Why Santee Cooper is on the chopping block
Santee Cooper will hire a retired public power utility executive from Arizona as its next CEO, The State has learned.
Mark Bonsall, who retired as general manager and CEO of the Salt River Project in May 2018, will be hired to an 18-month contract at a board meeting next Tuesday, Santee Cooper board chairman Dan Ray confirmed to The State in an exclusive interview.
Bonsall will be entrusted to lead Santee Cooper through an era of uncertainty after the state-owned utility lost $4 billion on the failed expansion of the V.C. Summer nuclear power plant in Fairfield County.
Chosen for his experience from a field of nearly a dozen candidates, Bonsall will be tasked with overseeing top-to-bottom reform of the state agency, even as lawmakers consider selling Santee Cooper in order to offload its debt.
At an agency that historically has promoted from within, he is the first outside hire for the CEO job since the 1970s.
“The priority was getting someone that had utility executive experience,” Ray said. “We felt like that’s what we needed at the helm today to guide us through this reform. The board is very serious about instituting reform, so we wanted someone who understands how to do that. Clearly, Mark Bonsall was head and shoulders above everyone else in terms of his experience.”
Bonsall will take over an agency that is on the chopping block at the State House, as lawmakers work to ensure Santee Cooper’s customers aren’t made to pay higher power bills for the failed V.C. Summer project.
S.C. lawmakers this year voted to field and consider proposals to sell the agency or allow its management to be taken over by another firm.
But Santee Cooper could possibly save itself if the General Assembly is convinced the state agency is improving, namely by reducing its reliance on coal and, most importantly, keeping electric rates low for the 2 million South Carolinians who rely on Santee Cooper’s power.
That’s where Bonsall comes in. The 66-year-old has four decades of utility experience at one of the country’s largest public power utilities.
He began working Arizona’s Salt River Project in 1977 and led the utility as its general manager and CEO from 2011 to 2018.
Like Santee Cooper, the Tempe-based Salt River Project delivers both power and water to its customers.
There Bonsall led a staff of more than 5,000 employees — compared to Santee Cooper’s 1,625 — that delivered power to more than 1 million electric customers, most of them in the greater Phoenix area.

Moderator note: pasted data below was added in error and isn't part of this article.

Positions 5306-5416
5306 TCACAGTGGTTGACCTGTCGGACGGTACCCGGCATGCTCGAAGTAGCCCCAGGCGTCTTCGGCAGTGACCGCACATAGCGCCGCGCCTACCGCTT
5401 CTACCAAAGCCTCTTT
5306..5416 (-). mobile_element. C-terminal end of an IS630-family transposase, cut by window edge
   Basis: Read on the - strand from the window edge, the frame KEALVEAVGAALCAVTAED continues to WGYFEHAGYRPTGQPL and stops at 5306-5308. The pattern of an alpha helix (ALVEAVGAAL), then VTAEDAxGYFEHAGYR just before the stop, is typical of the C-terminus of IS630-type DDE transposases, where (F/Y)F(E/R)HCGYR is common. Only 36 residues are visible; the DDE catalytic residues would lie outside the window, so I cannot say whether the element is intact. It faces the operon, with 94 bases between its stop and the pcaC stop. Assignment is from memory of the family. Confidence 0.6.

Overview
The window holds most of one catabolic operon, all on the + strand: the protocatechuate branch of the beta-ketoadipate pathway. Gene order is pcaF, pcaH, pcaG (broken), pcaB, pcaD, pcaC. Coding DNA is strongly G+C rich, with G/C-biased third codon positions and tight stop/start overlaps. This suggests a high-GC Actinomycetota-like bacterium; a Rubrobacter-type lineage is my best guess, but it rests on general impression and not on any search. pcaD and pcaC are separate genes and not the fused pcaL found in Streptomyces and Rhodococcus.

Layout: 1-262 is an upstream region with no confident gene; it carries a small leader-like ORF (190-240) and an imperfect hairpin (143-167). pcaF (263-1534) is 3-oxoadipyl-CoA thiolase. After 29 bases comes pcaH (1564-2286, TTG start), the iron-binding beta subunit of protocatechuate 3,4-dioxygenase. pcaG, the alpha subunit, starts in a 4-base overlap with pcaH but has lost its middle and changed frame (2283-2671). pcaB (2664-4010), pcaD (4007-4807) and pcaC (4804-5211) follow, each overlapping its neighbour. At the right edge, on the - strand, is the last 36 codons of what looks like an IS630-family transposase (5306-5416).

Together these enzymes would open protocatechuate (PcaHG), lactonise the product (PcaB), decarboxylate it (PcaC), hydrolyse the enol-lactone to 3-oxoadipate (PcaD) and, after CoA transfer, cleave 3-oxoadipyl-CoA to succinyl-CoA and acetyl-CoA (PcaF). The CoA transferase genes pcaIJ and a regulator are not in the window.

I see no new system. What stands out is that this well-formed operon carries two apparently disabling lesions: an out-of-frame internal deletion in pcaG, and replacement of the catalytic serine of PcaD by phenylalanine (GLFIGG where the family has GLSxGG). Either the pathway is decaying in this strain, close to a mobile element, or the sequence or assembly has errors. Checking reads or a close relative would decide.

“He’ll be an excellent fit at Santee Cooper because of where we are right now,” said Senate Transportation Committee Chairman Larry Grooms, a Berkeley Republican whose district includes the agency’s headquarters. “Having someone with tremendous experience in running an electric utility, he brings in a wealth of new ideas and experience, and that’s what we need right now.”
Ray said Bonsall has a history of making correct decisions in difficult situations.
And he is bringing help. Bonsall is hiring a former Salt River Project deputy, Charlie Duckworth, as a senior executive at Santee Cooper to help develop the utility’s resource strategy, Ray said.
Bonsall — not Santee Cooper — first requested that the contract be limited to 18 months, Ray said.
“He felt like he could accomplish all the goals we’ve discussed related to reforming the organization,” Ray said. “He felt like he could accomplish that in 18 months.”
Bonsall will replace Jim Brogdon, the agency’s retired in-house counsel. Brogdon accepted the job as Santee Cooper’s interim CEO in October 2017, replacing longtime CEO Lonnie Carter, who retired amid a political firestorm over the collapse of the V.C. Summer project.
Efforts to reach Bonsall on Wednesday were not immediately successful.
He has a bachelor’s degree in engineering from Arizona State University and a Master of Business Administration degree from the Wharton School at the University of Pennsylvania. Before his promotion to CEO of the Salt River Project, he worked for years as its chief financial officer, according to a news release about him joining the Arizona Community Foundation board.